Style is a tricky thing to comment on as everyone has different tastes. Like it or not though the new Shimano design is flashy. It's also available in bright, vibrant, colors. If any of that speaks to you the Shimano S-Phyre SC902 is a good choice. They are also a good choice if you like the adjustability of dual BOA adjusters and a wide toe box.
Protection for the finish
Vibrant colors available
New, low profile, BOA adjusters
Difficult to get the wrapped upper in the right place
By Josh Ross
When it comes to top-of-the-line road cycling shoes there are plenty of choices out there. Shimano distinguishes itself by leveraging the insight it has as a leader in cycling hardware and an expert in bike fit.
The S-Phyre range is the top shelf lineup of soft goods that Shimano offers. It's designed to be a pinnacle of efficiency, aerodynamics, and low weight. To that end, Shimano analyzed data from the Shimano owned bikefitting.com pedal analyzer to make data driven design decisions. The result is a shoe that's stiffer in some locations but more flexible in others. It also comes with a slightly different last shape.
Road cycling shoes in general are often associated with a narrow design typical of Italian dress shoes, but Shimano does not adhere to this trend. My advice has always been that if you are looking for a wide toe box take a look at what Shimano has. With this in mind I was particularly interested in testing what had changed with the new Shimano S-Phyre SH-RC902.
When it comes to construction Shimano is bucking the current trends a bit. There's no knit upper here and instead it's a more traditional look. The Shimano S-Phyre SH-RC902 upper uses a Microfiber Synthetic Leather for the entire upper design.
Wrapping past the knuckle on either side of the foot, and covering the toes, is a reinforced layer that should shrug off any marks from touching the tire. In the most likely toe overlap spot, on the inside front of each shoe, there's even more protection in the form of a piece of hard plastic.
Since the initial release of the Shimano S-Phyre shoes, closure has always been thanks to a double BOA system. This model represents not just an update from Shimano but is also one of the first shoes to feature the new Li2 dial platform from BOA.
BOA calls the Li2 smaller, more durable, and more sustainable. Looking at the two dials next to each other, you'd be hard pressed to tell the difference unless you really knew what to look for. Circumference and height at the edge of the dial looks to be identical. However, instead of a domed shape, the new dial is concave which saves a tiny bit of height at the center of the dial. Mostly the design ups the durability and makes adjustments slightly more precise.
It's not a huge update but BOA dials already represents a fast way to get out of a shoe at the end of a ride, precise adjustment, and a lifetime warranty. I've never felt a need for an improvement so anything offered is welcome.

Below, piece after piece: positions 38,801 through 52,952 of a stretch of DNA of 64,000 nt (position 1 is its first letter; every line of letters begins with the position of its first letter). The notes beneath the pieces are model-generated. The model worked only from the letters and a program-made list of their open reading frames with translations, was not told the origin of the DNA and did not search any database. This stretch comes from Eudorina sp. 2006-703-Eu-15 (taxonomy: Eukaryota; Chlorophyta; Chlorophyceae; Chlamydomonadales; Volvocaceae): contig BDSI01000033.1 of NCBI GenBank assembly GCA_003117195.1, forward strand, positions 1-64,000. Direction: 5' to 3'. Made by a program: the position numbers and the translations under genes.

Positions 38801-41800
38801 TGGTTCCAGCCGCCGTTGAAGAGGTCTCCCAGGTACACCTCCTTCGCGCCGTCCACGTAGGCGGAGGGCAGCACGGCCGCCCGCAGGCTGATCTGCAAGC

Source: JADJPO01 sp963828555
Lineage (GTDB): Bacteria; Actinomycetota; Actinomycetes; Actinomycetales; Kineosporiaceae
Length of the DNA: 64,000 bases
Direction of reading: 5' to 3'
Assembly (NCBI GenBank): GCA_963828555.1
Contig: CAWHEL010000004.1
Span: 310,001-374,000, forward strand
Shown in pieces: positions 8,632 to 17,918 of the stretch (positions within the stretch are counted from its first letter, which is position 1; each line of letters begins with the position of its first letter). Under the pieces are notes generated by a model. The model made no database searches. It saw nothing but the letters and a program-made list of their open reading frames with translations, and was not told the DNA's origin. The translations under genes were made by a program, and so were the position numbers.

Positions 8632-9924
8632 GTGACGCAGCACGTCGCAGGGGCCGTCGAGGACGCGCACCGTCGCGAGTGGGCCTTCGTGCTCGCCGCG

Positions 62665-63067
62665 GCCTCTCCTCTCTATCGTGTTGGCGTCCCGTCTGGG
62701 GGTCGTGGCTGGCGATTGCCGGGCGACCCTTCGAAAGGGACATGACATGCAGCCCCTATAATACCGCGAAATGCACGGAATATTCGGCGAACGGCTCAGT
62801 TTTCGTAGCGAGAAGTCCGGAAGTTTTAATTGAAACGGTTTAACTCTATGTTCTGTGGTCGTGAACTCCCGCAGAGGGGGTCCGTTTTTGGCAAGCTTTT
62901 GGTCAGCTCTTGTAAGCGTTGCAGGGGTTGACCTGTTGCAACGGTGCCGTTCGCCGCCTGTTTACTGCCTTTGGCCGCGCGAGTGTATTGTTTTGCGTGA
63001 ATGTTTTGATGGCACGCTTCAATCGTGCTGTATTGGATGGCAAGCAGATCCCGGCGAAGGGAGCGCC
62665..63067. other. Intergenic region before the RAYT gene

It seems like every shoe company rates its carbon soles with numbers that don't have much meaning. The top-of-the-line Bontrager shoe is a 14 out of 14 stiffness while the Fizik competition is a 10 out of 10. Shimano meanwhile calls the RC9 carbon sole a "rigid and responsive level-12." None of the ratings correspond to anything other than to let you know they are the stiffest the company offers, rated on its own proprietary scale.
The real challenge is a stiff sole that's not uncomfortable and that's what Shimano delivers. Climbing or sprinting the stiffness always feels like it is enough without excessive clatter the rest of the time.
A good cycling shoe makes you feel locked in while not feeling constricted. It's here that the Shimano S-Phyre SH-RC902 shines. The heel cup is narrow at the back of the ankle with rubbery anti-slip pads on either side of the ankle. As you move forward the wrap around design, lacking a traditional tongue, keeps the midfoot from moving without any sense of squeezing it. At the front of the foot the second BOA adjuster lets you dial exactly how tight you want the shoe to feel. As it tightens, the pressure comes from the edges, not over your toes.
With a compressive, not constrictive, fit and tons of ventilation I found these to be good companions for long rides. The toe box remains, like previous Shimano shoes, characteristically wide. There are different arch support options in the box and adjustability of the upper is exceptional. The only challenge was getting the inner edge of the wrapped upper to fall in the right spot on the inside of my foot. My advice is to tighten the lower BOA adjuster first.
The Shimano S-Phyre SC902 is a top-of-the-line shoe that carries a $425/£319.99 retail price. Take your pick of a competitive product from any of the brands selling a shoe at this level and the pricing is almost exactly the same. Giro, Fizik, Bontrager, Bont, etc... all have a top-level road cycling shoe right around this price point.
Without being able to point to a price difference value has to come down to something else. In this case one thing that will bring value to the Shimano S-Phyre SC902 is longevity. Whilst I've not had these on test for years, I have worn other Shimano shoes for seasons back-to-back and the design and build quality has held up well. All the places that take a beating in normal use have extra protection. Meanwhile, if the BOA adjusters fail, they carry a lifetime warranty.
Ben Swift successfully defends British National Road Race title
The Ineos rider outlasted Fred Wright on the Michaelgate climb to the finish line
By Jonny Long •
Pfeiffer Georgi wins British National Road Championships
The DSM rider attacked up the Michaelgate climb to seal the victory
By Jonny Long •
Thibaut Pinot expected to contest Tour de France 2022 despite lingering back pain
Injury has blighted the Frenchman for the past 12 months, yet he hopes to return to his best next season
By Jonny Long •